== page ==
We asked current students - many of whom were the first in their family to attend university or college - for a listing of words and information that they wished they had known before they started. Here are their suggestions:
In many ways, a university is really like a collection of “fields of study” or subjects, which are grouped together based on some sort of common interest– for example, many universities will have a Faculty of Arts and Science, a School of Medicine, or a Faculty of Applied Science. Within these faculties, there may be different programs or departments, as in the case of a faculty like the Faculty of Arts and Science, which may include departments like History or Chemistry, or programs like Medieval Studies or Life Sciences. Usually, students applying from high school will apply to the faculty or school, not to the department. This allows you to be a bit more flexible because you don’t necessarily have to know exactly what you want to study when you are applying. To make this a little clearer:
Universities offer both graduate and undergraduate programs. Essentially, undergraduate programs are those programs that usually lead to a “Bachelor’s” degree and are usually the programs that students will study right after high school – for example, Nursing, Engineering, Arts and Science (e.g. English, Development Studies, Physics). Graduate programs are degrees – Master’s or Ph.D programs – which students can go on to after they have completed their first degree. Some programs, like Law or Medicine, also require that you study in an undergraduate program for at least a few years before you can apply.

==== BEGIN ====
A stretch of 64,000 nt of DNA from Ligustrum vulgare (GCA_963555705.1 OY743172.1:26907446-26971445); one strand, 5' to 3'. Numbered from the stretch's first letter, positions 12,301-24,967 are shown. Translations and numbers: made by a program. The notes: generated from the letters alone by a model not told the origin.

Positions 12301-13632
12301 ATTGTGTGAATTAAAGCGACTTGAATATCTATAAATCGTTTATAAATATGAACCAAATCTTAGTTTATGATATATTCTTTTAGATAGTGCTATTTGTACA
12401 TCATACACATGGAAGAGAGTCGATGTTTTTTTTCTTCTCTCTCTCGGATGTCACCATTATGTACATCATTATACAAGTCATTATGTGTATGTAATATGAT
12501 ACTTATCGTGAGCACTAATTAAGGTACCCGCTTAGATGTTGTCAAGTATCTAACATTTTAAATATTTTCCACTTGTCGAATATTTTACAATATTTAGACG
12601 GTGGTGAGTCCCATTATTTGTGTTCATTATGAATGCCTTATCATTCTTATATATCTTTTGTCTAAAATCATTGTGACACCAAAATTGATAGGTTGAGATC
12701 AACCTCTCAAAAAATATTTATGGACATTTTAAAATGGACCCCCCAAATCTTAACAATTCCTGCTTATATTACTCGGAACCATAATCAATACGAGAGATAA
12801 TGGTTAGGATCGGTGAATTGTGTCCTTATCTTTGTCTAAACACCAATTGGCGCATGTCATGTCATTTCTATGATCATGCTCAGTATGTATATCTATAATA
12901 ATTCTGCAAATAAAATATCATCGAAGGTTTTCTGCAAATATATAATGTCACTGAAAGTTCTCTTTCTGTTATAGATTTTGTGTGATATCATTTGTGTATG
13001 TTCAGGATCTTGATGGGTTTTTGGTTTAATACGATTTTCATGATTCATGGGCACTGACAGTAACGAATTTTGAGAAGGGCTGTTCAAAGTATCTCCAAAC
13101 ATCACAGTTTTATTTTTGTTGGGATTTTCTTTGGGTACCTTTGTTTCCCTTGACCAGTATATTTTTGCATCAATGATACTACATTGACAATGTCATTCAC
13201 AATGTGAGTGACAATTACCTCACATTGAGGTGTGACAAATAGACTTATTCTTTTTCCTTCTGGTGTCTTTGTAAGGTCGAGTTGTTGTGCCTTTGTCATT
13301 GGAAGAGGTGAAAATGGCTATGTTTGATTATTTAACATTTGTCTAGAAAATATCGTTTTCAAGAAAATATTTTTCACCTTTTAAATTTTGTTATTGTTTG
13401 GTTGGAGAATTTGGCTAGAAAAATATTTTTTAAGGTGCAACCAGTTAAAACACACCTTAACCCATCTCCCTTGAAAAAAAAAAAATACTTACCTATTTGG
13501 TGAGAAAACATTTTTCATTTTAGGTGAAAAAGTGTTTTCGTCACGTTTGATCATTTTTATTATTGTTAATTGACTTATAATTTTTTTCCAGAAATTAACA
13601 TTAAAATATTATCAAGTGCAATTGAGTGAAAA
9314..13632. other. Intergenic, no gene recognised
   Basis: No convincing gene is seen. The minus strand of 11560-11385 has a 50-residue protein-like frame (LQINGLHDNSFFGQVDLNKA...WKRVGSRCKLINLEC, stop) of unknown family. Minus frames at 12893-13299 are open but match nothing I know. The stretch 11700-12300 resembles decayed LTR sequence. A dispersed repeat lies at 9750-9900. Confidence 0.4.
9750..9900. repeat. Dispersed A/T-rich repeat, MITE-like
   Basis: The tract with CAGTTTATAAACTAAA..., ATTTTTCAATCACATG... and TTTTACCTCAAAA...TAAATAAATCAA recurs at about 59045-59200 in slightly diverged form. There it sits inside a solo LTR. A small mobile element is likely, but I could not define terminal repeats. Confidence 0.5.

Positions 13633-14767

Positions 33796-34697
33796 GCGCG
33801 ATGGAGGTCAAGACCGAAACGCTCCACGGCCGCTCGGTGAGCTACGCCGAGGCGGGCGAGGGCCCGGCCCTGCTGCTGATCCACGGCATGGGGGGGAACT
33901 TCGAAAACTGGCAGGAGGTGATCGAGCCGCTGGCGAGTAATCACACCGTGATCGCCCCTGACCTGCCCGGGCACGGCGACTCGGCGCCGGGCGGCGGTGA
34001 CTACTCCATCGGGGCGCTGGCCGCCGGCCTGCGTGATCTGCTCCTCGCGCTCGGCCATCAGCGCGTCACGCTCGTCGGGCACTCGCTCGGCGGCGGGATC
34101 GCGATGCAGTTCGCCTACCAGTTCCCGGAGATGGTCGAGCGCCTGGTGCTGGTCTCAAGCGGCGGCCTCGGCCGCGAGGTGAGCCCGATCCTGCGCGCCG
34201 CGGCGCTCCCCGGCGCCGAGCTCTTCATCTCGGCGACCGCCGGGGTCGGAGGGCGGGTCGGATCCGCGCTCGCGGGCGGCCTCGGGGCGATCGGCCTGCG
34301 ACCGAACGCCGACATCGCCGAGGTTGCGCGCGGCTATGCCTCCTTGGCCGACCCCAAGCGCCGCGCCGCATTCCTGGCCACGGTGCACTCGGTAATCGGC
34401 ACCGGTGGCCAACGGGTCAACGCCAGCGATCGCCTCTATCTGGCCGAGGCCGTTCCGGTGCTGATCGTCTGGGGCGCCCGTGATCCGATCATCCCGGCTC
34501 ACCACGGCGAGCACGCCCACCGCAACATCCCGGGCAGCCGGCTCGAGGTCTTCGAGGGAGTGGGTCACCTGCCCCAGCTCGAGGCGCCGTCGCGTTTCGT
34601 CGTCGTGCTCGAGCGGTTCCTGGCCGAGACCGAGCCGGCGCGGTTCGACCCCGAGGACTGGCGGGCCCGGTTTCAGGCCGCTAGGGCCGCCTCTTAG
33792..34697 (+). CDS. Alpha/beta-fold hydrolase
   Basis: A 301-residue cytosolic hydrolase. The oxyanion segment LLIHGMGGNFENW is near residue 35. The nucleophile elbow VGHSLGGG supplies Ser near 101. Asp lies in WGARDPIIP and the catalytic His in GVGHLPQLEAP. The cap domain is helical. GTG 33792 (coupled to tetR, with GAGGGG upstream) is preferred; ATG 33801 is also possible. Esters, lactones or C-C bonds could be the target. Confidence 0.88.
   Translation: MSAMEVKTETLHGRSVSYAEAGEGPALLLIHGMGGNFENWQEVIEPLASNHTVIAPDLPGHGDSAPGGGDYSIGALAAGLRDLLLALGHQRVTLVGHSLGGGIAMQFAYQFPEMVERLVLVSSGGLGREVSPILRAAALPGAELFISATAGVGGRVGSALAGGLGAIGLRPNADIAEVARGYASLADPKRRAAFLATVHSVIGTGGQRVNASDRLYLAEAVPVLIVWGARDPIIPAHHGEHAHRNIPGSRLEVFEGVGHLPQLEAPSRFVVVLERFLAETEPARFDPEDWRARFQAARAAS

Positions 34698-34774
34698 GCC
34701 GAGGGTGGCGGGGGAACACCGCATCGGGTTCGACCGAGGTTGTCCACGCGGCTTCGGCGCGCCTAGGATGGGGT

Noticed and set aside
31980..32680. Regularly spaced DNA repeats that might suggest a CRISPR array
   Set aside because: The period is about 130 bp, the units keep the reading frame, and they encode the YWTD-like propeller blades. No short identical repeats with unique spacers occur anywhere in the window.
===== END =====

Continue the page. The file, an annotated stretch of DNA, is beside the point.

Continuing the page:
This is usually the first degree that you will study after high school, for example, a Bachelor of Kinesiology or a Bachelor of Music. Sometimes you will also see the term “Baccalaureate degree”, which is, in many cases, used interchangeably with “Bachelor’s degree.” Sometimes you will see abbreviations like “BA” (Bachelor of Arts) or “BEng” (Bachelor of Engineering).
You will often see this attached to a Bachelor’s degree, as in the case of a “Bachelor of Arts Honours.” An Honours degree is essentially a four year degree, often with more specific or intensive courses in your fourth year. Most degrees that you will study now are four year Honours degrees (when you apply, you may automatically be enrolled in an Honours degree program), though you may find that some universities offer a three year degree, which may be called a general degree. You can often change from one to the other later, so don’t hesitate to ask your university about the difference and how to change.
Each course that you study at university has a specific credit weighting, which is based on the amount of time that you will spend in that course; for example, at Queen’s, a full-credit (or 1.0) course will last an entire school year, from September to April. A half-credit (or 0.5) course will last a semester. You will likely need a certain number of total credits to graduate, for example 19 or 20 credits. You will take a specific total number of credits each year – at Queen’s, 5.0 credits – so each year you may take some 1.0 credits, as well as some 0.5 credits so that the total amount at the end of the year equals a specific amount. This will vary a little from university to university, so don’t hesitate to ask a university representative (it’s not a silly question).
When you are studying at university, you will not just be studying in your program. Almost all programs will allow you to take some “electives” each year, which are courses that are from outside of your specific program. For example, if you are studying Commerce, you can still take a course in Biology, even though Biology is not your specific program. Sometimes there are rules about which courses you can take as an elective, such as if you can take courses from another faculty or whether you have to stay within your faculty. You will usually choose electives at the same time that you are choosing your courses for first year. When you’re choosing courses for first year, sometimes your university or faculty will want you to take specific courses (e.g. Everyone at University X must take a writing course or everyone in Engineering Faculty X must take Chemistry, Physics, Math, and Computing in first year), but sometimes you will design your entire first year based on your own interests.